Ambulance chiefs to be questioned by MPs over lengthy response times

East of England Ambulance Sevices Hospital Lane April 2020.

East of England Ambulance Service Trust chiefs will be questioned by East Anglian MPs today over lengthy response times - Credit: Brittany Woodman

East of England ambulance chiefs will travel to Parliament today to face questions from East Anglian MPs over lengthy response times.

Last month, it was revealed response times in the East of England Ambulance Trust (EEAST) were more than double the national target.

Response time figures

The data was obtained from the NHS' Ambulance Quality Indicators - Credit: Archant

Suffolk Coastal MP and secretary of state for work and pensions, Thérèse Coffey, labelled the figures "shockingly bad" and said: "At my invitation, the chief executive and other senior members of the ambulance service are coming to Parliament early next month where East Anglian MPs will have an opportunity to interrogate them."

Dr Coffey added: "I'll be asking them to account for these numbers and will challenge them on the turnaround plan."

The data, which was obtained from the NHS' Ambulance Quality Indicators, revealed patients suffering from Category 2 emergencies - which include heart attacks, strokes and sepsis - faced an average wait of 49 minutes and 50 seconds for an EEAST ambulance.

The national target currently stands at 18 minutes.

With the average C2 response times across England standing at 39 minutes and 58 seconds, the data also revealed the East of England to be almost 10 minutes over the rest of the country.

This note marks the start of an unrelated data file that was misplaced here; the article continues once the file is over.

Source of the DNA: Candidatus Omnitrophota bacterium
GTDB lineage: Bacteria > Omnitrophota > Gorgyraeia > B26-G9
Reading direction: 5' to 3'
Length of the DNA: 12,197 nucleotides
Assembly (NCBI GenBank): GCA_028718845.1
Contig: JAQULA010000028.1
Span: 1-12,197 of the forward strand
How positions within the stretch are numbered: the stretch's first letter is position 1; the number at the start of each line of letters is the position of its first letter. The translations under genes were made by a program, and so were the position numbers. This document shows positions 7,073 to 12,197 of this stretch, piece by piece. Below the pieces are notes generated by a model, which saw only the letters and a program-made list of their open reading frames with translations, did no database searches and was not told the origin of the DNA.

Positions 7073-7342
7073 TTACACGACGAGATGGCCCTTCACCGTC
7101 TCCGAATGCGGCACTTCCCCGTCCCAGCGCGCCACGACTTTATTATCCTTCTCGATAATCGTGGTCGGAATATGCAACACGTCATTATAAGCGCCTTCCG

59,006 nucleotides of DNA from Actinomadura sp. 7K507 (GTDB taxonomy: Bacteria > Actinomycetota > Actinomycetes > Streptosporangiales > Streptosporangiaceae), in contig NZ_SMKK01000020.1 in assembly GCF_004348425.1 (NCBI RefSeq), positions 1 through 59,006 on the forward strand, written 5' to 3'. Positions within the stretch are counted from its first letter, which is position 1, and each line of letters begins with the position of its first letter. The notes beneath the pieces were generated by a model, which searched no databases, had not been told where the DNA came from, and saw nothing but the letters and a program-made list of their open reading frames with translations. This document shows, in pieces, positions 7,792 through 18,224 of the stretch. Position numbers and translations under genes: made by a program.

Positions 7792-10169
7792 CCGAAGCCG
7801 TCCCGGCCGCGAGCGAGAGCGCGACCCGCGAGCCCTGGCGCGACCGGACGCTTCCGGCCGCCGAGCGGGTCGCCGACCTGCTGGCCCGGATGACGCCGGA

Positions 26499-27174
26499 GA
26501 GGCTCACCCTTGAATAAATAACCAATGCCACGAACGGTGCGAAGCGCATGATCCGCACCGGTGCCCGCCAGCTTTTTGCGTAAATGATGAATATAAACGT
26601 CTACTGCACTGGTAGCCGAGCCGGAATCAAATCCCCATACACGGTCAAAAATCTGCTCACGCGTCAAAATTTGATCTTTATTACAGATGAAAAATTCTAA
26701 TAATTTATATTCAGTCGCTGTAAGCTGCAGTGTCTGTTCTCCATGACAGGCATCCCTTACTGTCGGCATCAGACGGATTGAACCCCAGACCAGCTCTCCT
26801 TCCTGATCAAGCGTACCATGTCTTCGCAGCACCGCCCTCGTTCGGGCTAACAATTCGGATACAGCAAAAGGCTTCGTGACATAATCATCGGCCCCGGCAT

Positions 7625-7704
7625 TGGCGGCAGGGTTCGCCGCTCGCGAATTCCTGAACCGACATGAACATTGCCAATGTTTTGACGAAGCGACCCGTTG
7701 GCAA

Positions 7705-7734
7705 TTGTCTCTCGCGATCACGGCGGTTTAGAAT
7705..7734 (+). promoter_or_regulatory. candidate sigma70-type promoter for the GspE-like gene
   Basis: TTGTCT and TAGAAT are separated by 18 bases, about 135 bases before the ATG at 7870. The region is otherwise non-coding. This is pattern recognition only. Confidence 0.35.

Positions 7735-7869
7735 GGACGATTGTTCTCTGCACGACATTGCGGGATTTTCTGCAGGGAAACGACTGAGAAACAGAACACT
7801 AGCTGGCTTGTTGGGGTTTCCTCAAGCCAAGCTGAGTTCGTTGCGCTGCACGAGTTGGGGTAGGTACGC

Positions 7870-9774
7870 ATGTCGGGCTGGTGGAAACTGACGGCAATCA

Suffolk Coastal MP Thérèse Coffey

Suffolk Coastal MP Thérèse Coffey labelled the figures "shockingly bad" - Credit: PA Wire/PA Images

EEAST response times for Category 1 emergencies, which are classed as life-threatening conditions, had an average of nine minutes and 55 seconds - almost three minutes over the national target.  

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This figure was also two minute's higher than the Trust's figure from the same time in 2021.

Following publication of these figures, a spokesperson for EEAST said: "The NHS has experienced sustained high demand and we have been working hard with partner organisations to reduce waiting times and hospital handover delays, as we know the impact they have on patients.

"The public can help us reach the patients who need us most urgently by using alternatives to 999 in non-urgent cases, such as NHS 111."